By Joel Elliott | 2 March 2009
We might look on childhood—and likewise the art that embraces it—as irreverent or cute or regressive but it’s unlikely that children themselves can ever relate to these concepts even in their purest form. Check out Karin Dreijer Andersson in the video for “When I Grow Up”: standing on the diving board of a swimming pool in post-apocalyptic rags, war paint and eyes drawn on her palms in an odd juxtaposition of Andersson’s intense tribal stare with a rather banal suburban environment. But childhood embraces the transformation of the mundane into an epic struggle of survival: in the same track she sings about drawing a “funny man with dog eyes and a hanging tongue” and doesn’t even remotely sound like Animal Collective when she does it.
I experienced my own transformation over the course of listening to Silent Shout (2006) and I doubt I’m the only one: somehow it went from being a fun but one-trick dance record to a massive synth-pop masterpiece that sucked all of its well-worn elements into a black hole that made any comparisons seem trivial. A “monochromatic rainbow” as our house MD Alan Baban eloquently put it. I doubt the same questions regarding integrity or craft will be applied to Fever Ray, Andersson’s solo project and close enough in sound to be an informal follow-up to Silent Shout. Perhaps because most people have had the time to absorb and move beyond the exaggerated reactions to its initial impact but also because, like most solo records, Fever Ray is a more refined songwriterly affair, even if the drama and icy synths (is there really any other descriptor for what they sound like?) have hardly been reduced.
But Andersson, writing most of these songs after the birth of her second child, plays with gender dynamics as much as childhood themes. It was easy to forget that she presumably delivered most of the vocals herself with the Knife, her brother Olof contributing mostly on the programming and beats. On Fever Ray she stands alone and the androgyny of her vocal manipulations is apparent from the outset, her voice brought down to a deep baritone on “If I Had a Heart” as she sings “this will never end ‘cause I want more” (again playing into the sometimes diabolical mindset of a child). Considering the Knife boycotted the Swedish music awards, sending friends in gorilla masks to protest the inequal gender dynamics in popular Swedish music—perhaps a shout-out to the feminist performance art group Gorilla Girls—the implications for gender dynamics are probably well understood by Andersson.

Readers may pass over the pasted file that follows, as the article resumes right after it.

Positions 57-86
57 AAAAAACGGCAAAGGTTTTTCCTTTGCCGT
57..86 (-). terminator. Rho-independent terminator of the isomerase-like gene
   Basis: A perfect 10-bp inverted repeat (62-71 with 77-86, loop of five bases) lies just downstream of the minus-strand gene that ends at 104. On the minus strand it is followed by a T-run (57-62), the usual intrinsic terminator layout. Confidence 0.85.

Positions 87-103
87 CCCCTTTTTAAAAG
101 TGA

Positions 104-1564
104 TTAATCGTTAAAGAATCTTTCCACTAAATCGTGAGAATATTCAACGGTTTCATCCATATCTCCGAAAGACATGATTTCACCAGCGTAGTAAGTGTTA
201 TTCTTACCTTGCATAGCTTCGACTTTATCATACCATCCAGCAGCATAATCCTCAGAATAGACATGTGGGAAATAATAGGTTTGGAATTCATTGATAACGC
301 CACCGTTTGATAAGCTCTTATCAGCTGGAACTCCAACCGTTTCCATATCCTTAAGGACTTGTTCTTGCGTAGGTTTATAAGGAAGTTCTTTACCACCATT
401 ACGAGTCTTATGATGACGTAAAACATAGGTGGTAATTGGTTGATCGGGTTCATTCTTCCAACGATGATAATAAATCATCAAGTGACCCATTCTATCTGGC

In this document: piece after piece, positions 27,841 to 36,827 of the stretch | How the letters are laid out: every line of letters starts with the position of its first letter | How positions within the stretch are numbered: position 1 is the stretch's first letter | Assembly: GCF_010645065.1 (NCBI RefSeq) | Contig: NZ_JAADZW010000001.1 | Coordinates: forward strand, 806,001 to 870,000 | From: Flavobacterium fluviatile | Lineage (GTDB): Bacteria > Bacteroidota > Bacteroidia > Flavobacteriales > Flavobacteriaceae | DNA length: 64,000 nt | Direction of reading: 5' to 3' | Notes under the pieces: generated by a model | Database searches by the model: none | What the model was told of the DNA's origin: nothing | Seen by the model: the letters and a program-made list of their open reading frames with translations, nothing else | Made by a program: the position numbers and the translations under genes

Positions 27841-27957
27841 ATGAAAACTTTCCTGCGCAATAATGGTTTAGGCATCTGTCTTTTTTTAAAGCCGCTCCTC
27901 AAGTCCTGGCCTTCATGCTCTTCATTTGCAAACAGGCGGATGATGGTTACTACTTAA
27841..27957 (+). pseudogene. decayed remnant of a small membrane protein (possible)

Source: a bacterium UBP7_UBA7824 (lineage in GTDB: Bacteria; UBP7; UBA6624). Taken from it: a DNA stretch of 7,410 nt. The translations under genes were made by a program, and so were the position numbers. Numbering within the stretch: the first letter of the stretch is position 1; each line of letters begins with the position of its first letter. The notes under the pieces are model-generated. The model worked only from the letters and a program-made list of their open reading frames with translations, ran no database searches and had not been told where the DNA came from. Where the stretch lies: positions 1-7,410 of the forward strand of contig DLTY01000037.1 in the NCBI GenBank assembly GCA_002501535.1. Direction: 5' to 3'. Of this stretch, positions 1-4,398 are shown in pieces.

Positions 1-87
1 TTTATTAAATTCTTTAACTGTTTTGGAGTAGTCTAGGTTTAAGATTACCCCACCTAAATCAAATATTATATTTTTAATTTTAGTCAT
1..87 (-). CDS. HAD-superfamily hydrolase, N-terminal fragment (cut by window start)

But their reasons for the boycott went beyond just gender, claiming they were “tired of the focus on people instead of music in the media”. Their identity-obliterating (not to mention seizure-inducing) live shows only confirm this. The difference with Fever Ray is the personal element, the self-conscious “solo album” format, which makes the album a strange meditation on the fragmented self. The sleeplessness associated with motherhood, not to mention the degree to which protective instincts overwhelm conscious decision-making, result in an album whose narrator seems to be constantly slipping in and out of control; trying to let the TV and radio lull her to sleep on “Concrete Walls” or longing for a zen-like path on “Keep the Streets Empty for Me.”
Occasionally the somnambulant qualities of the album seem to put the songs on autopilot: “Now’s the Only Time I Know” and “I’m Not Done” could use more than Andersson’s long, monotone vocal delivery, even if the production behind them is still interesting. Fever Ray is best when she plays around with the vocal effects within the same song, as on “Dry & Dusty” when she seems to be doing a duet with a raspy, weathered version of herself—which somehow sounds entirely natural despite being heavily processed.
Of course the biggest complaint anyone will lodge against Fever Ray is that there’s none of the pounding house beats that characterized most of Silent Shout; there are a lot of tracks that take the tone and pace of “The Captain” and “From Off to On” and nothing that sounds like “We Share Our Mother’s Health.” That element was what lifted Silent Shout to one of the decade’s best electronic records: somehow both unrelenting in atmosphere but also with a bracing intensity, not to mention their often unacknowledged lyrical brilliance. In lieu of an actual follow-up we get something that manages to make good on two of those three elements. I’ll take it.